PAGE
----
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Phibro set the record of the use of antibiotics in the ethanol industry

8 August 2009 8,800 views No Comment

For years antimicrobials have been used by the ethanol industry to control bacteria breakouts during the process and according to Tom Slunecka, vice president of marketing for PhibroChem Ethanol Performance Group, antimicrobials – both antibiotics and chemicals – are used by many facilities and are vital for good strong economic production of ethanol.

Recently, the Institute for Agriculture and Trade Policy released a report that called for the ethanol industry to stop using necessary antibiotics in the production process. (Read “Report: Ethanol industry moving away from antibiotic use.”)

According to Phibro, through the use of small amounts of antibiotics, such as the company’s trademarked Lactrol antimicrobial which consist of virginiamycin, the U.S. renewable fuels industry eliminates the need to cultivate an additional 3.2 million acres to produce an extra 500 million bushels of corn. Since its introduction in 1993, Lactrol has been safely used in renewable fuels and distillers grain production. According to Phibro, it has been sold under an FDA letter of no objection in addition to the regulatory discretion of the FDA’s Center for Veterinary Medicine.
The U.S. Food and Drug Administration decides which products are safe to use, Slunecka said. “Phibro’s virginiamycin works very well in the ethanol process in that it doesn’t break down too rapidly giving us a thorough treatment process within the fermentation tanks,” he said.” It is also a broad spectrum product so it kills many different forms of microbes within the process. Then it also degrades rapidly during distillation and drying minimizing the risk of any residues in distillers grains.”

Phibro is the only manufacturer of the antibiotic virginiamycin, which has also been found to be effective when used in animal feed. “It is a complicated issue and one must remember that antibiotics used in a chemical process have a completely different life cycle than antibiotics used in animal feed or for human health,” Slunecka said. “Ethanol plants are not living things and so their lifecycle starts and ends with that single fermentation tank.”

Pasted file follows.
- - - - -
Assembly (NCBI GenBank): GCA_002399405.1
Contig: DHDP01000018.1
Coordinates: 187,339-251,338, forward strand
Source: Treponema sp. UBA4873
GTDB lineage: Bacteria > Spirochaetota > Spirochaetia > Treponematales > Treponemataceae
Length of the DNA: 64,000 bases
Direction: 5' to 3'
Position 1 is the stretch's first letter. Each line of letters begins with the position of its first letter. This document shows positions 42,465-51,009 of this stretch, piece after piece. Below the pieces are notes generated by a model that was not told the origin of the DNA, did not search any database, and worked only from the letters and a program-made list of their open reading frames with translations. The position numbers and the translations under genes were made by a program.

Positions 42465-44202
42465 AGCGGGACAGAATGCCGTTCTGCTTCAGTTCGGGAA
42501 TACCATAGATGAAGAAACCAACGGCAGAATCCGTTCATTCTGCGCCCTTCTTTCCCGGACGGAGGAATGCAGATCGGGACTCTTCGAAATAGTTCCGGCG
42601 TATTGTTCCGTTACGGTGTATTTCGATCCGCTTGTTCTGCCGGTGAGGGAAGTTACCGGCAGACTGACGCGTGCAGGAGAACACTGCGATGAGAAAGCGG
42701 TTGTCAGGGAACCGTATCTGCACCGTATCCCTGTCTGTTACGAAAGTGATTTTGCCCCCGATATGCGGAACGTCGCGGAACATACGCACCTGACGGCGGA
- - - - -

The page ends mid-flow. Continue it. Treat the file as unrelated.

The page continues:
Recently, Phibro conducted its own study to determine how much antibiotic residue remained in 40 different samples from 11 ethanol facilities. All of those results, which were tested by Phibro’s lab and an independent lab, were negative for residue, he said. “It wasn’t unpredicted…this product has been used for so long in the animal health world and we know this product inside and out, the FDA knows this product very well and this type of residue testing has been going on for a long time,” Slunecka added.

This fall Phibro plans to submit a Food Additive Petition to the FDA. “This is the next level of scrutiny. We understand that all processed aids in the ethanol industry will ultimately go through this. In the class of antimicrobials, including those that are antibiotics and chemicals, all antimicrobials have been requested to go through the Food Additive Petition. The Food Additive Petition Process is very specific product by product but it demonstrates to the FDA all of the risk and factors in anything that might apply to residues at certain levels as it pertains to the food chain. Many products that we buy off the grocery store shelves today have gone through the Food Additive Process to make sure that they are safe,” he said. With increased use of distillers grains in feed rations, antimicrobials have gained increased attention.

“We agree that there are alternatives but all alternatives will have to go through the Food Additive Petition. This will level the playing field and strengthen the industry,” Slunecka said. “When you look at how much is used in ethanol versus how much is used in animal feed, it’s miniscule…The approved dosage rate for treatment in some animals is higher than the average dosage recommended in ethanol plants. Due to the nature of today’s modern ethanol plants, antibiotic dosage levels are very low.” 
                                                                                                                                  By Hope Deutscher

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